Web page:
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- What's in your fixit kit?

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Last response: in Systems
a c 113 B Homebuilt system
November 2, 2010 12:12:26 AM

Many of us have a kit for fixing PCs. Some of us actually make a living at it while others like myself just do so casually.

Your Fixit Kit might just be a section of your thumb drive, or it might just be a bootable CD.

Or perhaps you have a duffel with tools of all sorts - screw driver set, flashlight, canned air, USB HDD docking station, Multi-meter, 5-pound hammer.

So, what have you got? Why?

More about : fixit kit

a b B Homebuilt system
November 2, 2010 12:18:19 AM

Ooo good question lemmie get my stuff!
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a b B Homebuilt system
November 2, 2010 12:29:36 AM

What I really need is a quality molex pin removal kit so I can do some sweet wire wraps on my PC builds. Link anyone?
a b B Homebuilt system
November 2, 2010 1:19:29 AM

My full kit:

A USB/eSATA 500GB HDD (usually blank)


A few blank DVDs/CDs

2x 8GB Flash drives (blank)

4x 4GB Flash drives with various Linux distros (ie. Backtrack, Ubuntu,etc)

10 piece screwdriver set + torx bit set

2x needle nose pliers (different sizes)

LED flash light

Compressed air and a cheap paint brush

And a bunch of spare parts (ie 1-2GB DDR2/DDR3 RAM, PSU, SATA HDD, fans, etc)

Dentist mirror


AVG Rescue CD

Various Linux boot CDs

Hiren's Boot CD

a c 113 B Homebuilt system
November 2, 2010 1:30:36 AM


I can't say I have put a lot of work into a kit because too often I need to bring the PC home. Too many people around here have crappy internet speeds and I'm not into waiting.

One thing I keep on the flash drive is all of the XP and Vista service packs. That's very frequently needed.
a b B Homebuilt system
November 2, 2010 1:34:40 AM

We need to keep this going. Also any advice would be good too. I can build a computer no problem, but alot of the time I get tasked with repairs, especially on crappy laptops and a thread like this is chocked full of wisdom
November 2, 2010 11:34:29 AM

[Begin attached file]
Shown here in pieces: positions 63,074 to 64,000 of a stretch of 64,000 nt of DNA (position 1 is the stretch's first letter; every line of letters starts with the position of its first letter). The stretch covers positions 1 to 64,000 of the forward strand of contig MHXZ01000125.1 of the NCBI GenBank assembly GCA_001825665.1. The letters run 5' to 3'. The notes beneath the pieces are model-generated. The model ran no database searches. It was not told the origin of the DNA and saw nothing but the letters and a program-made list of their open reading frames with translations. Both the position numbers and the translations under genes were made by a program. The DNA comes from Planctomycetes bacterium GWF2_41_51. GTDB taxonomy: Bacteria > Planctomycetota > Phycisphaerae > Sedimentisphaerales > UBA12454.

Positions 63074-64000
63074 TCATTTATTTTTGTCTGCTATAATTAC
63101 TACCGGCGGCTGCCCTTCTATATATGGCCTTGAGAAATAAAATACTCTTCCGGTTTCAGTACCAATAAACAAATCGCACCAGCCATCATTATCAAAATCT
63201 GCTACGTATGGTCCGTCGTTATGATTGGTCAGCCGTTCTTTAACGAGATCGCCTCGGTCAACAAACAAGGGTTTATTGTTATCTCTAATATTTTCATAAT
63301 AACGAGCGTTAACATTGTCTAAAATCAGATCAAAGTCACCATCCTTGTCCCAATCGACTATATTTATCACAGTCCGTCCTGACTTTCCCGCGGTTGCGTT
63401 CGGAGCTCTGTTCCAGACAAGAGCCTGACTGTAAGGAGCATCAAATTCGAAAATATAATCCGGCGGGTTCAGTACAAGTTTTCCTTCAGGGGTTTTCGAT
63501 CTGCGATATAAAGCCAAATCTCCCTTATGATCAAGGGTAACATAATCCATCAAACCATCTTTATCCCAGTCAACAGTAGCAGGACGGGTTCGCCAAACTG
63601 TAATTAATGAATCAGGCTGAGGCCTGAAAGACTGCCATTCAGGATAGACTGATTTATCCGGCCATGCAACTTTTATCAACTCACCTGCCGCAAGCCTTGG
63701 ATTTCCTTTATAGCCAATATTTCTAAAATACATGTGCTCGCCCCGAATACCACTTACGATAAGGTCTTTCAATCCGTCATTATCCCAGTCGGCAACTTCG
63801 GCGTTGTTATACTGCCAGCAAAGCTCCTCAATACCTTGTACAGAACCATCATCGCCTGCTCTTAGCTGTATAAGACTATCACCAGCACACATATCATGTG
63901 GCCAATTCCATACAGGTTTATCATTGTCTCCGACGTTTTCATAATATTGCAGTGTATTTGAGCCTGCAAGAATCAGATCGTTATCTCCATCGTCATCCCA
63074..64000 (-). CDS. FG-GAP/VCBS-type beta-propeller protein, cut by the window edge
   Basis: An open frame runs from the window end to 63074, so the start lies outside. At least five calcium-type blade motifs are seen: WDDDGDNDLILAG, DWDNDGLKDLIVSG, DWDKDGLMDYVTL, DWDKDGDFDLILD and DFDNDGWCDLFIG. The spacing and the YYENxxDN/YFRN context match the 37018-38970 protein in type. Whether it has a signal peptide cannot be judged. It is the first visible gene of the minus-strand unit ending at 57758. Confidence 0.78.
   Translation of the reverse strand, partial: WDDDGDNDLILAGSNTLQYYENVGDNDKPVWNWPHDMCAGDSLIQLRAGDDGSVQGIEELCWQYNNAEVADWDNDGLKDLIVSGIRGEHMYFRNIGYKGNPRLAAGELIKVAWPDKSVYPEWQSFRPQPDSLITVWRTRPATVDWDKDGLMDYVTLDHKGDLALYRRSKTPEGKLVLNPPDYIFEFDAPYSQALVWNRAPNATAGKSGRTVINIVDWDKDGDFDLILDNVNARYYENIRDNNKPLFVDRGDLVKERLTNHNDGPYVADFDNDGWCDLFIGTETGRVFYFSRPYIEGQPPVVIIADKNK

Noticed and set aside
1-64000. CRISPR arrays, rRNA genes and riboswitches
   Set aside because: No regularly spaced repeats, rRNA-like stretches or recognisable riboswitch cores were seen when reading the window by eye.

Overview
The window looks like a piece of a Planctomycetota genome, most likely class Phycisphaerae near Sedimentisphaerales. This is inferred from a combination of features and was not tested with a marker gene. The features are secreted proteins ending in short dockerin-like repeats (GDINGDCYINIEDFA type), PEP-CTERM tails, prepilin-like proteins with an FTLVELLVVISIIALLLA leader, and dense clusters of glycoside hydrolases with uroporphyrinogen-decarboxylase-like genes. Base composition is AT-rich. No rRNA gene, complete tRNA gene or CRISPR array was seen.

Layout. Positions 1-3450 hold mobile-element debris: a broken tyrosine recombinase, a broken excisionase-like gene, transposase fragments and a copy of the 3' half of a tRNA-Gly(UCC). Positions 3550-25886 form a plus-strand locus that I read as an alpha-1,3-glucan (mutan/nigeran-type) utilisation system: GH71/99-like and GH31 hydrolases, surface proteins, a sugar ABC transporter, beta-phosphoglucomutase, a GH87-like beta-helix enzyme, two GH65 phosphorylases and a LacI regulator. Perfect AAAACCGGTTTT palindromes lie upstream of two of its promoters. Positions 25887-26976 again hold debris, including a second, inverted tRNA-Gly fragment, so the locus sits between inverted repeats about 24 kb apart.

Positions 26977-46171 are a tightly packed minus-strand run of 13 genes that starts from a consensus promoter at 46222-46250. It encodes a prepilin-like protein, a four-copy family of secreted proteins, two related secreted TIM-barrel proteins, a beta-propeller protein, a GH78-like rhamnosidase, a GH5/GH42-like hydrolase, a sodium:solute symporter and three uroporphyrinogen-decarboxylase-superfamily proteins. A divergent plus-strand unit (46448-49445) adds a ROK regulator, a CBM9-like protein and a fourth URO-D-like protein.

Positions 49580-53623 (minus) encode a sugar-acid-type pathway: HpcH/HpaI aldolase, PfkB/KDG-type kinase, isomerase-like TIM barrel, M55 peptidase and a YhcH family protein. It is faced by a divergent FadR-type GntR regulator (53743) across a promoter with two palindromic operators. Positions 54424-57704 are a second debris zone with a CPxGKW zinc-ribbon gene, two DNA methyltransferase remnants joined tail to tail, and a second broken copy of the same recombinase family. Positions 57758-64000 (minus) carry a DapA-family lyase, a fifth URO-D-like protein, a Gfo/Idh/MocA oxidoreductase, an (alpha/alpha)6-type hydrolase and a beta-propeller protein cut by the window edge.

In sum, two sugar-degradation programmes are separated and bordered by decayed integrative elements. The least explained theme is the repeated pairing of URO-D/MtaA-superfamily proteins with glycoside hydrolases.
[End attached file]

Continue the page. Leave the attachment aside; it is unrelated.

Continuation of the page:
A dental pick is also a very useful tool...
Some other items of interest that I find I need more than often:
small cable ties
thermal paste
November 2, 2010 12:00:28 PM

Don't forget the Dremel if your getting into modding ... along with a decent assortments of cutting and grinding bits.

I also like the Bosche electric nibbler for case surgery, as it will even make short work of the old steel V1000 thermaltake cases, which as cases go are akin to an old chevy pickup.

I also like the Makita cordless screwdriver / drills as these are light and easy to manage.

I have two small hand vices on a stand with heatsink pliers for solvering (they clip and lock to prevent the solder damaging the insulation).

Heatshrink of various sizes is useful for terminating / reterminating leads and plenty of spiral wrap for tidying up cables inside of the case.

My toolkit is a combined electronic technician / automotive light / fitters collection as I have collected plenty of stuff over the years working with electronics.

Some unusual but useful tools include:

aset of paintbrushes of various sizes ... for cleaning
A hairdryer / a can of WhiteSolve / a can of compressed air
A set of needle files
A hand drill (for small drill bits)
A short hacksaw (it holds a short piece of blade only)
A jewelers set of pliers (bend, round, flat, needle, etc nosed)
Decent Jewellers set of screwdrivers (replaceable tips)
A quality set of Electrician screwdrivers (1000V) ... because you never know.
A fine grinding stone (very flat) for checking a HSF for flatness ... and fixing it.
Various grades of sandpaper (wet n dry).

Two multimeters - I use coline leads and while Fluke's are very good, I tend now to use the cheaper generic models as I no longer need quality instruments for work. I only tend to use these for PSU repairs and since the cost of the mid range supplies have dropped over the last few years it is not practical to replace power regulator IC's on cheap units.